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August 26, 2014
Being a good researcher, scientist and/or engineer is more than the number of grants, publications and conference presentations you have given. Take your research to the next level. Bring it to your community, your neighborhood, and your legislators. Engaging others in your research and engaging in the policies that impact your research can be just as important as our models, lab, and field work. So here is a list of key things I will be taking away from my internship this summer and why I’m committed to being a scientist who is actively engaged in policy.
August 11, 2014
Oceans. You don’t have to live on the East or West coasts to understand and appreciate the appeal of the oceans. From long walks on the beach to collecting seashells, images of the oceans proliferate our media, romantic literary epics, and vacation planning. However, that is all changing as our oceans increase in acidity. To put it simply, like the wicked witch of west, invertebrates like oysters, mussels, and other shelled creatures are “melting”
August 7, 2014
Several weeks ago I wrote a piece on the background of the U.S. congressional appropriations process, outlining the procedure through which the Federal government is funded. Progress to Date: The Senate has begun work on several appropriations bills, but as of today none have been passed by the full Senate. The Commerce-Justice-Science (CJS) appropriations bill which funds NASA, NIST, NOAA, NSF, and the White House’s Office of Science and Technology was passed by the full Appropriations committee in June with broad bipartisan support, and appeared destined for the president’s desk.
August 5, 2014
Remember when shale gas was the answer to our energy woes? It was touted as a cheap and plentiful energy source that would reduce our dependence on foreign oil. Industry experts promised jobs, depressed local economies looked to get boosts; with so much good to be had, extracting natural gas from shale looked to be a no-brainer.
August 1, 2014
A shaky cell phone connection during a rainstorm can be an annoying nuisance. But now scientists are showing that these weakened signals can be used to monitor rainfall in West Africa, a technique that could help cities in the region better prepare for floods and combat weather-related diseases.
July 28, 2014
Movies can be a powerful tool to engage an audience. Since 1878 when the first motion photographs were taken, to the first animated cartoon in 19061, people across cultures and languages have been going to the movie theatre, pulling up YouTube™ videos, or streaming their favorite show on one of the many websites and services available today. And while cat videos can be pretty awesome and entertaining, wouldn’t it be great to get that same number of views, retweets and posts for videos on science-related topics??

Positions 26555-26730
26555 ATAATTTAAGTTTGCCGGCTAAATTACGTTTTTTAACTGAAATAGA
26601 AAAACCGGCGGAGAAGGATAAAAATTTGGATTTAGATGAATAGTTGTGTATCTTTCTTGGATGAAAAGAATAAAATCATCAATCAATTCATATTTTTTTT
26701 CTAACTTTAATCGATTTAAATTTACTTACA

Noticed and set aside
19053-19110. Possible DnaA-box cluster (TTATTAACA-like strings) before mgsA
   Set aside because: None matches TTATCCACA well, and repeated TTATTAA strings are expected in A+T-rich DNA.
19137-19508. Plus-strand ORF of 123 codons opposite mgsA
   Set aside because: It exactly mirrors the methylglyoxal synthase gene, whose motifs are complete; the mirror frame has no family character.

July 17, 2014
The Public Affairs team at AGU is hosting a webinar 17 July 2014 titled ‘How to Have a Successful District Visit’ from 1:00-2:00 EDT today! Join us for an interactive lesson on science communication.
July 15, 2014
When Fiscal Year 2014 comes to a close on 30 September, the clocks should roll over to 1 October without another catastrophic government shutdown. But, here we are, in the middle of a hot and steamy July, and while things aren’t as bad as they were last year, they most certainly are not where they should be.
July 3, 2014
WASHINGTON, DC – If you’ve read any of the recent blog posts, you’ll recognize a name change in the blogger. My name is Fushcia Hoover (the flower not the color) and I’m excited to report that I will be your friendly provider of cool and important science policy information this summer as the intern for AGU’s Public Affairs team. I started 7 June, but with busy preparations for SPC, I haven’t had a chance to formally introduce myself to you readers. I hail from the great state of Minnesota originally but am working on my PhD at Purdue University in Indiana. I’ll be going into my second year for my PhD, but my fourth year at Purdue, having completed my master’s there last August.
July 2, 2014
WASHINGTON, DC – Space travel today is like taking a cross-country road trip from Seattle to New York City without stopping at a gas station. Rockets launched into space must carry all the fuel they will need to reach their destination, which limits the distance they can travel into the galaxy.